Dallas — Last year in the review of TeCo Theatrical Productions’ first PlayPride LGBT Festival, my biggest complaint was that it was all about the G; the B, L and T weren’t represented (um, not the sandwich, although I don’t remember one of those, either). As is typical of gay-focused arts festivals, especially with gay film festivals, it’s often mostly about cisgender gay men.
Yes, that’s a little nudge for writers anywhere on the rainbow spectrum—and the people who them.
The G is still dominant in the second annual PlayPride, although I’m pleased to report that L is the focus of Carol M. Rice’s Accept, Except and there’s a possible B in Christopher Soden’s A Christmas Wish.
And if there’s a theme of this year’s festival, it’s the clashing of religion and homosexuality, pretty much the same as last year. But the quality of the writing and performances is higher this year.
The funniest and tenderest of the six short plays is J. Sanders-Nelson’s My Gay Husband, directed by Buster Spiller. The title refers to Myron (Rickey Wax), labeled so by his bestie Jocelynn (Latreshia Lilly), who is dying of cancer. The plan for the single mother is to leave her children to Myron and his fiancé Blake (Montre Bible). That doesn’t sit well with her Bible-thumping sister Kathleen (Catherine Luster). It’d be easy to criticize Myron and Kathleen as stereotypes, but truthfully, most of us have known them in real life. Bible and Lilly give the best performances; Luster goes too broadly, but the emotional heart of this play feels genuine.
Soden’s A Christmas Wish happens in the lobby of a hotel on Christmas, where a flirty conversation between gay traveler Walker (Steve Frawley) and straight employee Chase (Magdiel Carmona) leads to a game of strip poker and then…well, turns out Chase isn’t so straight. Soden has the best command of natural-sounding dialogue of this bunch, and as directed by Kevin Westbrook, it’s among the most successful of the shows. Maybe a little too much movement around the set in the first half.
Best of the lot is Paul Engle’s Dissonance, directed by Ruth Cantrell. These characters aren’t deep: Ash (Olivia Grace Murphy) is basically the Christian God and Lucinda (Stacy Ann Strang) is Satan (score one for clever character names), who each get some time with Monty (Brandon Simmons), a gay man who is hit by a truck and killed at the beginning of the play. Did he commit suicide? What are the implications of that? Where will he spend the afterlife? Nothing new here, theologically speaking, but the debate about Christianity’s treatment of homosexuality is always worth hearing. Hands down, the best acted show of the six.
Reginald Hanna’s Beulah Land, directed by Richard Quadri, also involves mystical good/evil characters, as boyfriends Miguel (Carmona) and Raphael (Frawley) show up a bed and breakfast in a secluded area. The appearance of Many (Priscilla Rice) adds a supernatural twist, and it turns out Raphael is in Miguel’s life for a reason. The writing’s a little clunky, but it handles the element of surprise nicely.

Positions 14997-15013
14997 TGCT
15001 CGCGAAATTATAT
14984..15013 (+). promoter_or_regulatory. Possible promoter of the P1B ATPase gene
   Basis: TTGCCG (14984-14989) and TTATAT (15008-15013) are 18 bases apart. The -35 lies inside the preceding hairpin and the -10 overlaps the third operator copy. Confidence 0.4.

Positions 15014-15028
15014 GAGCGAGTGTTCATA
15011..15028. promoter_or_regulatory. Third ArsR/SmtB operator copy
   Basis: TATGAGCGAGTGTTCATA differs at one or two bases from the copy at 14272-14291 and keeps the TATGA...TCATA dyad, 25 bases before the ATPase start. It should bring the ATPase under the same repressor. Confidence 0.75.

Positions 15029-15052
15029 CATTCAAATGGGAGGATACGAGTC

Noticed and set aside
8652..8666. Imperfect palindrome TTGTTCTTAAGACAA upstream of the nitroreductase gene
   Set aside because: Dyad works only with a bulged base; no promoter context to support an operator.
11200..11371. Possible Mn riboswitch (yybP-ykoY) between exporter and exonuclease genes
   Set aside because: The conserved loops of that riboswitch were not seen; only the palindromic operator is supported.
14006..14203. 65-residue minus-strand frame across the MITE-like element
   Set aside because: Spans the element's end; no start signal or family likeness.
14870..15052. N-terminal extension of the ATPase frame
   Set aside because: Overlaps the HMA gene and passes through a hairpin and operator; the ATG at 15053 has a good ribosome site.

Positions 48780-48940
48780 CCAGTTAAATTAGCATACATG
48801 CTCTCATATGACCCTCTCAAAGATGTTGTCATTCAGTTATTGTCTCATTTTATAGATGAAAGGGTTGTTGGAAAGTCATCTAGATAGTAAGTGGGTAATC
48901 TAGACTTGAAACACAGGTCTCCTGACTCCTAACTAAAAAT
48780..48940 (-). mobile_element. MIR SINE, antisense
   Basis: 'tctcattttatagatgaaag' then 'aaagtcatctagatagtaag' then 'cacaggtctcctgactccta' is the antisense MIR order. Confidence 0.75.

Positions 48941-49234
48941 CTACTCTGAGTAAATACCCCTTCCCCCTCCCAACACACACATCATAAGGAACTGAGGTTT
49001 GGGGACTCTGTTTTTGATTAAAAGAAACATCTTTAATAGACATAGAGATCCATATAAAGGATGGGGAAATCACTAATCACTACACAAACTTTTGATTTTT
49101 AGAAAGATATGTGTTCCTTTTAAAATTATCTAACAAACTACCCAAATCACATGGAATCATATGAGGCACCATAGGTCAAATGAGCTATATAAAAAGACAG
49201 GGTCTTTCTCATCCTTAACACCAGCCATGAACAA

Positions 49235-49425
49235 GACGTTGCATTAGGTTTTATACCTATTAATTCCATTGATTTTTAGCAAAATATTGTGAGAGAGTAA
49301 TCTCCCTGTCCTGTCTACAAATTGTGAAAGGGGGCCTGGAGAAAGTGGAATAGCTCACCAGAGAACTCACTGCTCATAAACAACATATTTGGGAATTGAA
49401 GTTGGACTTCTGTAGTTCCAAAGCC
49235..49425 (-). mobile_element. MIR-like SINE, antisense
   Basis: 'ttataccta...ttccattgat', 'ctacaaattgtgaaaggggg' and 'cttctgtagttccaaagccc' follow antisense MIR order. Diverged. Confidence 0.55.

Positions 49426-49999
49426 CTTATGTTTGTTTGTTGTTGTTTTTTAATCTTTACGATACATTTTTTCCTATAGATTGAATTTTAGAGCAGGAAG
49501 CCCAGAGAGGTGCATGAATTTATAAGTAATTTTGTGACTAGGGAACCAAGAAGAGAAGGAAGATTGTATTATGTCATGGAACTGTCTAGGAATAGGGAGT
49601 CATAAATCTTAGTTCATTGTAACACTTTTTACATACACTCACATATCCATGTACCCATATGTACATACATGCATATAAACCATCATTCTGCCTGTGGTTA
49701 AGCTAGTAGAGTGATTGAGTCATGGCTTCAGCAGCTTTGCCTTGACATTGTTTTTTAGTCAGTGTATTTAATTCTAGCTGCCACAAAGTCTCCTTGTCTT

Carol M. Rice’s Accept, Except, directed by Westbrook, shows the experience some parents go through after learning that a child is gay. Mom (Kiani Stone) still won’t believe that her daughter Cara (Sarah Nicole Thompson) is a lesbian, not even when, after a tragedy, Cara and her wife Brittany (Murphy) show up at Mom’s house. Cara’s brother Pete (Timothy Kersey) is on Cara’s side. It’s a straightforward message that comes close to being too didactic, but in same cases, that is needed. The performances from Thompson and Murphy are beautifully honest.
Arnold Shelby and Sam Young’s Until When, Until Then is set in the summer of 1976 in a small town. Roger (Carmona) doesn’t want to wait (for at least two more decades, we now know) for it to be OK for him to come out in their community. His boyfriend Glenn (Simmons) knows it’s too early, and their visit to a clinic, where Roger is treated by nurse Alex (Frawley) brings up several issues that won’t be addressed in America for awhile, such as hospital visitation rights for same-sex couples. There's an additional turn with an infidelity subplot. Under Cantrell’s direction it’s a sweetly told hope for a brighter tomorrow. One minor writing gripe: Jimmy Carter is mentioned as president but he wasn’t elected until November 1976 and didn’t take office until 1977.
Overall, this is the strongest new play fest, in both writing and performance, I’ve seen at TeCo (that includes its longer running New Play Competition in February), and the idea of an LGBT-centered festival of locally written works is a good one in a Metropolitan area where short play festivals are becoming a dime a dozen.
Can we put some energy into developing fuller length, more substantial works?
But at least it’s giving writers a chance to flex their muscles; and plus, one (or more) of these could be the seed for something bigger. Buster Spiller's play Pot Liquor, seen in last year's PlayPride, has been expanded and will be presented at TeCo's space at the Bishop Arts Theater Center next weekend.
Here’s to an even healthier future for PlayPride. Maybe next year it’ll be served with some T, too.